Local Initiatives

Durable Medical Equipment Access

It can be a challenge for individuals with a physical disability to obtain durable medical equipment (DME). In order to bridge the gap between DME providers and users, our policy and public affairs department conducted four small focus groups consisting of a diverse group of men and women who use DME as well as parents of individuals with disabilities. Participants discussed their experiences obtaining DME. The information gathered will assist in generating a dialogue between DME users and those who inadvertently create barriers to DME use.


Universal Trail Access Project

We strive to ensure that physical activity for people with a physical disability is not limited to Lakeshore’s four walls. In partnership with the Alabama Trails Commission, we were awarded a grant from the Recreational Trails Program funded by the U. S. Department of Transportation and Curtis & Edith Munson Foundation to conduct a pilot program at Oak Mountain State Park. The pilot included the purchase of state of the art trail measurement technology, assessment of 32 miles of pedestrian trails, implementation of Trail Access Information signage throughout the park, and training of professionals and user groups on the Universal Trail Assessment Process. Now, Oak Mountain State Park features 40 signs that serve as nutritional labels for the trails, marking grade, elevation changes, width of pathways and surface hardness. People of all ability levels can use these signs to determine the accessibility of the trails and choose which will be best for their hike. Lakeshore is aiming to spread this pilot to other trails and parks across the state.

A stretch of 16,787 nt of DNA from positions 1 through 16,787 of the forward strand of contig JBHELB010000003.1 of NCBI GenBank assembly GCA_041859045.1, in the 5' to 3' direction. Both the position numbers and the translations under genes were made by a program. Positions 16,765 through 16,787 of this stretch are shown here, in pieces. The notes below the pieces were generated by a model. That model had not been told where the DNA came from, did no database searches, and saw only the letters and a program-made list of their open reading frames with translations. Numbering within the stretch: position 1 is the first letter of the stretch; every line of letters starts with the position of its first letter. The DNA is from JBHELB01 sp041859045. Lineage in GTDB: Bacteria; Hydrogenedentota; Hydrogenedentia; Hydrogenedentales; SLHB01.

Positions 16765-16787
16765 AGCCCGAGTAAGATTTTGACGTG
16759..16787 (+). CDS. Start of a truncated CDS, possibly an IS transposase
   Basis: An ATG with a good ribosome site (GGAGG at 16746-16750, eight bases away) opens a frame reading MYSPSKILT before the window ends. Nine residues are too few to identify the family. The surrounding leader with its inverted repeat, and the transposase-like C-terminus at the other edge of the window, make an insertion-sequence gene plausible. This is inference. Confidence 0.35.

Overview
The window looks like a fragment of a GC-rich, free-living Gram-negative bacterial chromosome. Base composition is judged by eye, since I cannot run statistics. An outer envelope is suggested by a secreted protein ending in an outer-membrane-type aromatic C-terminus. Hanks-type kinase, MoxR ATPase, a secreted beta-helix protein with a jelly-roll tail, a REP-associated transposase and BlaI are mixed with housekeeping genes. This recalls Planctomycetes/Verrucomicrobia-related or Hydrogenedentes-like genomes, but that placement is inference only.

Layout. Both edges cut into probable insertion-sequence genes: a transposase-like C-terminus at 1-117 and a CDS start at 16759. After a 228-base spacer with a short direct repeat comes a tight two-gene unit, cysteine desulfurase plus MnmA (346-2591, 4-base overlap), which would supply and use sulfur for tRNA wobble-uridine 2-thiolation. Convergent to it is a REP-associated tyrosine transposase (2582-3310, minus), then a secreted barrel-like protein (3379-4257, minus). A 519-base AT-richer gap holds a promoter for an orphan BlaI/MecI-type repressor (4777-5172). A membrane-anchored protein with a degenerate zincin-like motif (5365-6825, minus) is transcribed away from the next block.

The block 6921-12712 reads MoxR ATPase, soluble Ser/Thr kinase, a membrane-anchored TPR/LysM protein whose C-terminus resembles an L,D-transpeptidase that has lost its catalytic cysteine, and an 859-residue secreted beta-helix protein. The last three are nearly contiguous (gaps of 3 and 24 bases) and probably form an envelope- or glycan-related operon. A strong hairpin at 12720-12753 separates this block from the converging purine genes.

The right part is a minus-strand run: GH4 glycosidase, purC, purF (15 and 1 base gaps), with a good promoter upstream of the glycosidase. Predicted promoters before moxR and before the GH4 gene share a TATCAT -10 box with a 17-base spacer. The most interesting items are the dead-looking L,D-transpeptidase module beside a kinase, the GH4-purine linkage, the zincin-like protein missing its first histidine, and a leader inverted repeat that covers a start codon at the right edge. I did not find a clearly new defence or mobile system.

Design 4 Disability

Our goal is to eliminate barriers to physical activity participation by working locally to support improved accessible public transportation options. In order to help promote these efforts, Lakeshore received a grant from the National Center for Mobility Management to host two Charrettes. The first brought together 15 agencies and three transportation providers to examine the needs of people with a disability. In the second Charrette, stakeholders with a disability met to discuss ways to improve access to health and transportation in their local area.